A great leap from clinical trials to clinical practice

There is potential for better tying clinical practice to clinical trials, but when will we get there?

A great leap from clinical trials to clinical practice

In this era of SARS-CoV-2 we have an opportunity to educate the motivated. Pharmacology is front of mind for many of us, and there are some inconvenient truths about pharmaceuticals most don’t consider.

We now know that individuals respond to SARS-CoV-2 very differently with respect to depth of risk, time to recovery, organ systems affected, and chronic damage. We also have seen, in less than a year, very different conclusions about the effectiveness of experimental therapies from oxygen to anti-inflammatories to antivirals. We can’t be definitive about anything yet beyond that some approaches may benefit some of the patients some of the time at doses that remain unclear. On average a therapy may be helpful or not. But averages are not patients.

What is not well-appreciated is that this is normal. Every mammal from a companion animal to a grandparent subjected to pharmacology for the first time is participating in an informal N=1 clinical trial. This applies to the choice of an over-the-counter drug or a prescription to be filled.

Anyone following public reports on the trials of older drugs, newer drugs, or experimental drugs for SARS-CoV-2 will have heard declarations of miracles, tentative benefits, nothing positive, or adverse reactions. The reports have come from public figures, news outlets, medical journals, and public health agencies around the world. Quite often, these conclusions may apply—but never simultaneously. “Does it work?” is a very complex question. Viable answers are “It depends” or “Maybe.”

Let’s look at remdesivir as an example. Multiple trials have been carried out with mixed results (for example: Beigel, J.H. et al. N Engl J Med 2020;383:1813-26 and Goldman, J.D. et al. N Engl J Med 2020; 383:1827-37). The first of these studies utilized a 200 mg loading dose intravenously followed by 100 mg daily for the following nine days. This trial was placebo-controlled and double-blinded. The second study was randomized open-label with the same IV dose protocol, but for one group the treatment was terminated at day five and for the other at day 10. These studies (and others) were designed and executed early in the pandemic.

Reported conclusions suggested a benefit in reduced days in an intensive care unit on average for those with severe illness, suggesting the drug showed some benefit. Six months later the conclusions for remdesivir are very mixed. The largest study (the Solidarity trial), organized by the World Health Organization (WHO), reported that there was no faster recovery time or reduced mortality. The FDA granted an Emergency Use Authorization in early May and then approved the drug in late October. Wise or premature? More recently, a WHO panel recommended against the use of remdesivir (Veklury) while the manufacturer Gilead remains positive.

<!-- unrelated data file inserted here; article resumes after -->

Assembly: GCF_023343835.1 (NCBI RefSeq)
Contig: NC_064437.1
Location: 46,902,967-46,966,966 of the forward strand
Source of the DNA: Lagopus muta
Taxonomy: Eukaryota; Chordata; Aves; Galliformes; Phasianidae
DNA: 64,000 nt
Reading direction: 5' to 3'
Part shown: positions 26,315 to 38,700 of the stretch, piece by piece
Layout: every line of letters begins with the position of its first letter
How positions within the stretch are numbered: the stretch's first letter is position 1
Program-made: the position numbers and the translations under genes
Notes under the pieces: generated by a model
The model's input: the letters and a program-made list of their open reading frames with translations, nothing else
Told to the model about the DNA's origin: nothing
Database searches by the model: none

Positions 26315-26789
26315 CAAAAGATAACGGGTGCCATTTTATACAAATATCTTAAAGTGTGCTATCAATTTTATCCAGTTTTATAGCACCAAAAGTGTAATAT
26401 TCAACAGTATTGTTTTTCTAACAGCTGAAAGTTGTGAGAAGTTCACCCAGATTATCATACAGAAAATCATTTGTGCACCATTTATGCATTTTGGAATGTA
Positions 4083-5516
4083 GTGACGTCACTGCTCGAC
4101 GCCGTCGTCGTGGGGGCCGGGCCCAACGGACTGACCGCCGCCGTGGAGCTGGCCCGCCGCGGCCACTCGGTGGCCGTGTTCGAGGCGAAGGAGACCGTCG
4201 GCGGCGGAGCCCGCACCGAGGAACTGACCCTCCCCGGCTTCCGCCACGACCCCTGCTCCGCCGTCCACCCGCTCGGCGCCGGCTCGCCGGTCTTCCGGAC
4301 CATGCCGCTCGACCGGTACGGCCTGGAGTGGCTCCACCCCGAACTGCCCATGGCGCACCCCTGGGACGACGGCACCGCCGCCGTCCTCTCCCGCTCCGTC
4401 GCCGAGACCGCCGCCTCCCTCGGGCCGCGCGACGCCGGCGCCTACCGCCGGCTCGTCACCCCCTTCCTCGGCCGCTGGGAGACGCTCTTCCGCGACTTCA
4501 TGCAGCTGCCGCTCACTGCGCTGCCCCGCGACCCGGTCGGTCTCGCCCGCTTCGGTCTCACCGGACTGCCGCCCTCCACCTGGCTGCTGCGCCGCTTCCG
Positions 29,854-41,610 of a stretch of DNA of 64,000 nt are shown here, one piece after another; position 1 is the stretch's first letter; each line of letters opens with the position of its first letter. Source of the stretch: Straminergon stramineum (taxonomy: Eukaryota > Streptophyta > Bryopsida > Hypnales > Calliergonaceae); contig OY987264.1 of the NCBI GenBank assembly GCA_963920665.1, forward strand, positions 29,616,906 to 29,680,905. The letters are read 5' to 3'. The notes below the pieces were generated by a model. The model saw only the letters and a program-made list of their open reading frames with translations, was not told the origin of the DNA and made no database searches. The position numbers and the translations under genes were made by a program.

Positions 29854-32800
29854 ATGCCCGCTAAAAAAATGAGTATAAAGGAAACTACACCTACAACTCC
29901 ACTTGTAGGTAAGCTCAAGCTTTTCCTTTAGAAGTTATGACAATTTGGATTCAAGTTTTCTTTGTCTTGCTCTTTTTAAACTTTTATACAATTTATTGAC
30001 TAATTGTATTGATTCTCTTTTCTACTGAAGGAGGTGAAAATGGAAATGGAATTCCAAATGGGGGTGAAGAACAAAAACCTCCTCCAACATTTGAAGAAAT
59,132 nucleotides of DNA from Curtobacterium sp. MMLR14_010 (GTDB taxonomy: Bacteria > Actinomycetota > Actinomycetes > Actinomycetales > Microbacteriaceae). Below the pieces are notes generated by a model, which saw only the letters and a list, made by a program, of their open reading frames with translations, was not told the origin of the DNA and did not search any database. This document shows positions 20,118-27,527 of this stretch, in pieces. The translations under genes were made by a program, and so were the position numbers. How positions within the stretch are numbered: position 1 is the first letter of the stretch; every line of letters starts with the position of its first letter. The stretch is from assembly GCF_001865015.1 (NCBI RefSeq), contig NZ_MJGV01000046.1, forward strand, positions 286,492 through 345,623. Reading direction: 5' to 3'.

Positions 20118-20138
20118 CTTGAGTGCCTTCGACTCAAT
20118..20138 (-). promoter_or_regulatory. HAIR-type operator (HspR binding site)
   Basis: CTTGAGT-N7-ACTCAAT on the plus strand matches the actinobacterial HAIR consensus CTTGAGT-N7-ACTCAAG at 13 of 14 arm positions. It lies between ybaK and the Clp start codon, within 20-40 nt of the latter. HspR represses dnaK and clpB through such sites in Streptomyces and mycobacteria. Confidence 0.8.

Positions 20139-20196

Just as things seemed to be focusing, we learn of other Veklury trials that appear to have been quite successful, including a combination with the Lilly arthritis drug baricitinib (Kalil, A.C. et al. N Engl J Med 2020; DOI: 10.1056/NEJMoa2031994). Other drug combinations are in still active trials.

Likewise, very positive clinical results were announced by OncoImmune for its Saccovid (now MK-7110). Merck was impressed and bought the company. This is all getting hard to follow, but again, the uncertainty is normal, and we remain in the early innings.

Automobile and smartphone models come off the assembly line with Six Sigma consistency. Humans do not. Therefore, we test drugs in subpopulations, including gender, race, age, size, diet, comorbidities. We usually start simple with healthy subjects (cancer drugs have long been an exception). If things go wrong there, it’s usually game over. Do no harm. When an experimental drug is dosed in a volunteer patient at the early stages there is much that can be measured in response to the several doses explored. With indications of positive results (pharmacology) and minimal negative results (toxicology) the trials are extended to larger populations.

With that extension, what is measured quickly becomes very sparse. Opportunity for understanding is thus lost. Should those COVID patients have all received 100 mg? That was a guess, perhaps a hurried one given the emergency. We really have no way of knowing how much drug those patients were exposed to over time.